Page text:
During the hearing at the International Court of Justice (ICJ) in the Hague on Monday, India sought "annulment" of the death sentence meted out to former Naval officer Kulbhushan Jadhav by an army court in Pakistan for alleged "espionage and subversive activities." However, Pakistan said that the 150-day clemency process should take place first and that the plea citing urgency should be "dismissed".
Pakistan also wanted to play a six-minute video of Jadhav's confession in the court, but the bench, comprising 11 judges, denied permission. The country's representative, however, displayed before the court in what appeared to be a copy of Jadhav's Indian passport issued in the name of Hussein Mubarak Patel.
Meanwhile, India also expressed fears that Pakistan might execute Jadhav even before its arguments are heard considering the fact that the neighbouring country's government has already executed 18 people since April 10.
Senior advocate Harish Salve, who represented Jadhav at the ICJ, told the court that India wants proper legal representation for Jadhav. He added that Jadhav had been framed on the basis of his confession that was forced out of him when he was in the custody of the military in Pakistan, according to media reports.
Salve also pointed out before the court that Pakistan had violated the Vienna convention by repeatedly refusing to grant consular access to Jadhav and that not providing him with proper legal representation amounted to "miscarriage of justice" and "violation" of Jadhav's right to defend himself from "concocted" charges in a "farcical trial".
Salve also raised questions over the impartiality of the process and said that Jadhav's mercy plea would be heard by "two-star generals" even though Pakistan claimed that he had the right to appeal.
Pakistan's arguments at the ICJ
Counsel Khawar Qureshi, who represented Pakistan at the ICJ, sought the "dismissal" of India's application, saying that there was "no urgency" because the clemency process would take 150 days. He added that the provisions of the Vienna Convention on granting consular access did not apply for a "spy" involved in terror activities.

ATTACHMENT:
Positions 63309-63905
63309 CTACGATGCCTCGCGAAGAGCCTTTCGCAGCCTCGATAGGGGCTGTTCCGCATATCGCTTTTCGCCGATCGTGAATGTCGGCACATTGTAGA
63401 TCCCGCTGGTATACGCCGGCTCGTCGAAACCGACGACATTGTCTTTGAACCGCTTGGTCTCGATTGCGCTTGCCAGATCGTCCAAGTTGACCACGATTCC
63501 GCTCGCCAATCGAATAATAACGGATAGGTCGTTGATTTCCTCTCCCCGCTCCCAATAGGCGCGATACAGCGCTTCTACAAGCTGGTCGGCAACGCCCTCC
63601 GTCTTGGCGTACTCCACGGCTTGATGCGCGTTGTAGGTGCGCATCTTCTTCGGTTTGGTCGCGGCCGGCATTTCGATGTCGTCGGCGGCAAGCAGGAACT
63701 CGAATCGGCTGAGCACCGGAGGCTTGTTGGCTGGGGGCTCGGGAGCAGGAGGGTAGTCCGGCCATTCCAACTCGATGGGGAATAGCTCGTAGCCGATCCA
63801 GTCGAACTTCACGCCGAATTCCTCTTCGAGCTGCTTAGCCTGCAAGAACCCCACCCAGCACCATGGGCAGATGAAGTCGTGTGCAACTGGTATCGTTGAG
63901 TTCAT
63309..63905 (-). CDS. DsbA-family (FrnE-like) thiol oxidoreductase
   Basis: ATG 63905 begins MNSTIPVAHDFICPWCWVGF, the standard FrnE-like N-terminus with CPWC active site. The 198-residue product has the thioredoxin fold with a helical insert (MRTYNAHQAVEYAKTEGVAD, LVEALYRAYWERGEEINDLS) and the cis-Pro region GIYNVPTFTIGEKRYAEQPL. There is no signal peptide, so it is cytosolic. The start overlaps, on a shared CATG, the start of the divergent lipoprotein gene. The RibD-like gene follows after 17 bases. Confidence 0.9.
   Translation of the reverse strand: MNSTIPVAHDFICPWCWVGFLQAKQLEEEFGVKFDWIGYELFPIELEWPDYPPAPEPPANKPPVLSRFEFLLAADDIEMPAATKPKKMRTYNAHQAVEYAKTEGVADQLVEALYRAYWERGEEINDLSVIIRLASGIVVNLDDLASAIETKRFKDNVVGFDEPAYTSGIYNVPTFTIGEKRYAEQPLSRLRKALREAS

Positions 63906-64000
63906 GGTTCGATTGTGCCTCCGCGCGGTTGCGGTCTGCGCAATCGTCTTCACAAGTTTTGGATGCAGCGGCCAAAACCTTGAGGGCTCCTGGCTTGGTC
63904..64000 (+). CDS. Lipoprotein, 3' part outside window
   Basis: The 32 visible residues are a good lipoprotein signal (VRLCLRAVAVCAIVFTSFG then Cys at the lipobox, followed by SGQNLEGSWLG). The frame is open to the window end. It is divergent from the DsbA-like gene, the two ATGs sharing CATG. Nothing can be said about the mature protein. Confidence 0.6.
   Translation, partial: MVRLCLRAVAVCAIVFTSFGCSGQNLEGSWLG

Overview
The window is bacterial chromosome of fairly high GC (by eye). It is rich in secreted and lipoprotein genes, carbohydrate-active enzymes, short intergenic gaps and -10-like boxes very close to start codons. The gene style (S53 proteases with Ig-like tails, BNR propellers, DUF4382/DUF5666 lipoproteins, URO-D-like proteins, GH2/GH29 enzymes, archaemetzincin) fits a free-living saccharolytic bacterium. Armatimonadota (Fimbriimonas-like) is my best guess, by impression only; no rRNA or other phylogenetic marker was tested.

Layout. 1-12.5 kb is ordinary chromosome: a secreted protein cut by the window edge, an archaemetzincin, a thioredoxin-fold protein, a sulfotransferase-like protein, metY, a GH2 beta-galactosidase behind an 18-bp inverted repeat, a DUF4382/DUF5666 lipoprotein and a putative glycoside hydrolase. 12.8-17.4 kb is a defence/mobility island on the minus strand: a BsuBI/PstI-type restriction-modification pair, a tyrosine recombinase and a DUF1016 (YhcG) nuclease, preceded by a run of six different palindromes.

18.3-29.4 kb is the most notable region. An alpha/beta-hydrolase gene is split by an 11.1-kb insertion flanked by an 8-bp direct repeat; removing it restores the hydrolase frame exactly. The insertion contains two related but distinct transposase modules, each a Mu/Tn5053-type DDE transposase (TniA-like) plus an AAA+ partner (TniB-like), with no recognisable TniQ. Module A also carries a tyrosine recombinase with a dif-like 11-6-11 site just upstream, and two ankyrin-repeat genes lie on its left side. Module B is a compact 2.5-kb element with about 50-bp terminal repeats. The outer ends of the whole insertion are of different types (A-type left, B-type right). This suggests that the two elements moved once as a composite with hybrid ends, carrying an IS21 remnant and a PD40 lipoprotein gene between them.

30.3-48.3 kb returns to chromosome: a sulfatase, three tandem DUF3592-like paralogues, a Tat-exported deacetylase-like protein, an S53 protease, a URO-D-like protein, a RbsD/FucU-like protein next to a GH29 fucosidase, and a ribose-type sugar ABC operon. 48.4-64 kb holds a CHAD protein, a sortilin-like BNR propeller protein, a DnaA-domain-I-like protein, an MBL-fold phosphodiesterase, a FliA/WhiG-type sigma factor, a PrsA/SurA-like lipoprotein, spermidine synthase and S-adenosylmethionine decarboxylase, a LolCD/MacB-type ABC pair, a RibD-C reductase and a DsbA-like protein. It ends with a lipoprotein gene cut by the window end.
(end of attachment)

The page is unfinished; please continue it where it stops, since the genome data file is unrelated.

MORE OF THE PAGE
Pakistan's Foreign Ministry director general (South Asia & SAARC) Mohammad Faisal alleged that India was using the ICJ forum for "political theatre" and added that India's claim that Jadhav will be executed "within days" is "totally false". He further added that Jadhav's confession video was available publicly and that Pakistan cannot force the "canary" to stop singing.
On Pakistan's position on the granting of consular access, Qureshi referred to a clause in the bilateral consular access agreement, which says that granting consular access can be decided based on merit in political and security-related cases. He also emphasised that Jadhav was a serving officer in the Indian Navy and not a retired one. He called India's description of the Pakistani military court as a "Kangaroo court" "bizarre".
Pakistan's counsel also claimed that his side had submitted to the court names of 13 officials that Jadhav named in his confession video while India did not even submit the whole dossier to the ICJ. He added that details of the charges levelled against Jadhav, along with a copy of his passport, was handed over to the court. He also said that Pakistan wants access to Jadhav's phone records and bank account details.
Qureshi also stressed on the fact that assistance in investigation was a "fundamental requirement" for consular access. On India's assertion that Jadhav was abducted from Iran, Qureshi said that both countries have been involved in a border dispute for a long time and that there were "millions of people to choose from."
ICJ president Ronny Abraham, after hearing arguments from both sides, said that the verdict would be announced "as soon as possible" and the date "duly communicated." India had approached the ICJ on May 8 for an urgent hearing of Jadhav's case and also sought suspension of the death sentence.